Dry Spots. When localized dry spots occur on your lawn, a soil surfactant (also called a soil wetting agent) may help. The main reason dry spots occur is inadequate coverage from your irrigation system. The second reason for localized dry spots is soil composition such as heavy clay, which promotes poor root development of your lawn in that area. Another factor could be an environmental situation such as a reflective building with the lawn on the north side causing double sun exposure, toasting your lawn. I have also seen chunks of sodded over cement in new housing developments.
Soil Compaction. Houses built in the last 20 years have heavier soil compaction because of bulldozers, backhoes and big lifts used in the construction process. Good soil is now more expensive. In new construction, the lawn is graded (all soil scraped and taken away) then covered again with 1 or 2 inches of soil. If you live on a property like this, add compost annually and aerate your lawn twice a year then rake fine compost into the aeration holes. Over time this will change your soil profile. Most newly-constructed properties have little or no soil preparation.
Rototilling. Another mistake many people make is rototilling existing lawns and then trying to grade it. Wow what a mistake! Talk about labor intensive! Rototilling creates a huge tangled mess of dirt clods and grass. Then when you rototill your new topsoil into the mess that’s left, it takes hours to get it graded and there’s always a chunk of your old lawn on top.
Plus if you do get it graded that old sod will be decomposing and your newly established yard will end up with many bumps and dips. So use a sod cutter first then the rototiller. With rototilling you never know what a previous owner has buried, so make a place to put unwanted dug up items.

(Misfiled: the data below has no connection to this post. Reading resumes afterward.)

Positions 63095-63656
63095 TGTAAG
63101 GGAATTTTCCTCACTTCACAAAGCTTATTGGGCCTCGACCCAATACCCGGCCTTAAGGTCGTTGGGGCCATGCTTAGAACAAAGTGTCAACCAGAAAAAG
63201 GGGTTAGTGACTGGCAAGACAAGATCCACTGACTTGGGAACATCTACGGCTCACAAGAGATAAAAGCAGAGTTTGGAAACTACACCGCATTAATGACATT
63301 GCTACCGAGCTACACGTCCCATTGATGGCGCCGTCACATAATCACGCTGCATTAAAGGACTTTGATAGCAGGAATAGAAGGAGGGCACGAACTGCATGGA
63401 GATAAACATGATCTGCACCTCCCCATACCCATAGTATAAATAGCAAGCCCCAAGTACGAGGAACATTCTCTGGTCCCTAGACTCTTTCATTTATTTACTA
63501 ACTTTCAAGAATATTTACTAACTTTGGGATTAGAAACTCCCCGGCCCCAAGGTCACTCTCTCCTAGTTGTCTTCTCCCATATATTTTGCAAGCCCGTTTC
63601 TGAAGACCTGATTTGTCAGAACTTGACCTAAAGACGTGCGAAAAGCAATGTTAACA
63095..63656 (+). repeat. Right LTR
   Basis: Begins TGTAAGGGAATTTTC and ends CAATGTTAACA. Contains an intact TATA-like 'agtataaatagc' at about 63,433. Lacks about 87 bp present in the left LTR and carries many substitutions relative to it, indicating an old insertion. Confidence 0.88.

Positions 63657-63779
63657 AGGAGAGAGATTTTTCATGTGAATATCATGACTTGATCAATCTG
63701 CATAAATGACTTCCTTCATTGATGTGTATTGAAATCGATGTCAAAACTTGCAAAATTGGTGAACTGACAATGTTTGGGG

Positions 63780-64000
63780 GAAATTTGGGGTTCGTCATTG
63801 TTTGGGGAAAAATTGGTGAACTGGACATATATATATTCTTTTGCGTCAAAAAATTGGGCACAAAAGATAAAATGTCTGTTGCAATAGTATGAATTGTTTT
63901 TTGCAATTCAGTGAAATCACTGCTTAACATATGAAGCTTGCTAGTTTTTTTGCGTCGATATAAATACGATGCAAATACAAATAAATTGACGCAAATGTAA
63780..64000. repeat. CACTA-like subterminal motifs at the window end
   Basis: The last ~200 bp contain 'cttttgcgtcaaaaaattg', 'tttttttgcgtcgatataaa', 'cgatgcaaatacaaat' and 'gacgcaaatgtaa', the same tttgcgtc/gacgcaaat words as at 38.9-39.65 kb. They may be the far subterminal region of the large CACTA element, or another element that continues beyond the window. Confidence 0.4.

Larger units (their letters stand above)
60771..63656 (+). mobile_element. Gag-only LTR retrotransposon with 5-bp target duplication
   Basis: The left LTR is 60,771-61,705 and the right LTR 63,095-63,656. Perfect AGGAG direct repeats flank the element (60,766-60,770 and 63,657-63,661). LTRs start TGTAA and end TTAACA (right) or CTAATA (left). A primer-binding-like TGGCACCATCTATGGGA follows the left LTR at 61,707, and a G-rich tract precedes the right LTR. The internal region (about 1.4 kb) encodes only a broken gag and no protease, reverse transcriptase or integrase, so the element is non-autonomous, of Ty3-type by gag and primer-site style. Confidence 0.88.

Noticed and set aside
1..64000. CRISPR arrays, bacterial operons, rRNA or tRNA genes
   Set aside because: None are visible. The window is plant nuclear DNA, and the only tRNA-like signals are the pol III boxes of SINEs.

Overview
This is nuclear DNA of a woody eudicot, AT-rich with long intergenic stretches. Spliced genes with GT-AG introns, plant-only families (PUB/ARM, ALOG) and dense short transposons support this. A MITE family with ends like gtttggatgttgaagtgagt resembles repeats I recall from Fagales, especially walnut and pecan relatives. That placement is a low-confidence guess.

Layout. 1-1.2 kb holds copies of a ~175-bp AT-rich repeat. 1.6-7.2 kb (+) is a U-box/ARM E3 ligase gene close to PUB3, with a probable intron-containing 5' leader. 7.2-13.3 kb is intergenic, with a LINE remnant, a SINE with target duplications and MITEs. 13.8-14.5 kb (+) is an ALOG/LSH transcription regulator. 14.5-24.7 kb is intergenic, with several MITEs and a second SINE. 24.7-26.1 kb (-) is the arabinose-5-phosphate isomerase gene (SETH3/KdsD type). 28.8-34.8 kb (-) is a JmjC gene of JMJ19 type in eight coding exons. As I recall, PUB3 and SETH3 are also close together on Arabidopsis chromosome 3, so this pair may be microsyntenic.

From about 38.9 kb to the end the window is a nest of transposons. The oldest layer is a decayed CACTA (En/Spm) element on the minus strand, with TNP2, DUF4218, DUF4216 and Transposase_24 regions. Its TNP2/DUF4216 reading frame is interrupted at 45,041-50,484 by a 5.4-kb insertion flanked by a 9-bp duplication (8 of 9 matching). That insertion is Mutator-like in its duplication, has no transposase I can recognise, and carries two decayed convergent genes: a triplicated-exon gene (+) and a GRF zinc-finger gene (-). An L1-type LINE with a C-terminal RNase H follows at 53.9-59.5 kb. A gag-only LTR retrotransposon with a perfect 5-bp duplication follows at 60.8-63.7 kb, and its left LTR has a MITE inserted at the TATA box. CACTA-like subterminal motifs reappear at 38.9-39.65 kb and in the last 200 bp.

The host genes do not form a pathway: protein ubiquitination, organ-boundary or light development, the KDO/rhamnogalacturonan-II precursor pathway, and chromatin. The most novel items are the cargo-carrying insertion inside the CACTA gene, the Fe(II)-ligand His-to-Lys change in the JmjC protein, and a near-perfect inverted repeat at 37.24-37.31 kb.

Soil Testing. Before paying for an extensive soil renovation it makes sense to consult with a soil and plant lab. Harris Laboratories in Lincoln Nebraska has a good reputation. Their soil test will tell you about:
- organic material in your lawn
- cation exchange capability
- soil fertility
- pH levels
- a complete scientific readout.
This is a road map for your soils’ future. The tests show what your current soil conditions are and tell you what changes to make to achieve the highest results. Before starting a yard project you should call 1-888-CALL-GRASSHOPPER to get your underground lines marked for free. This is usually completed within a couple of days. Please note they may use temporary paint on your sidewalk.
Grass and Evergreen Trees. Evergreen trees kill lawn grasses. The needles of the trees contain high amounts of acidity. If you must grow grass underneath these trees, use a bagging mower and replant four times a year with perennial rye grass. Don’t forget to water regularly, because the tree may restrict natural rainfall. Remember that the tree adds value to your property, so don’t just remove it on a whim. Trees also absorb noise from nearby traffic.
Lime. There are three different types of lime: calopril, dolomite and gypsum. Gypsum helps break up clay and adds calcium but does not adjust soil pH. Dolomite costs more and has extra magnesium, which most lawns don’t require.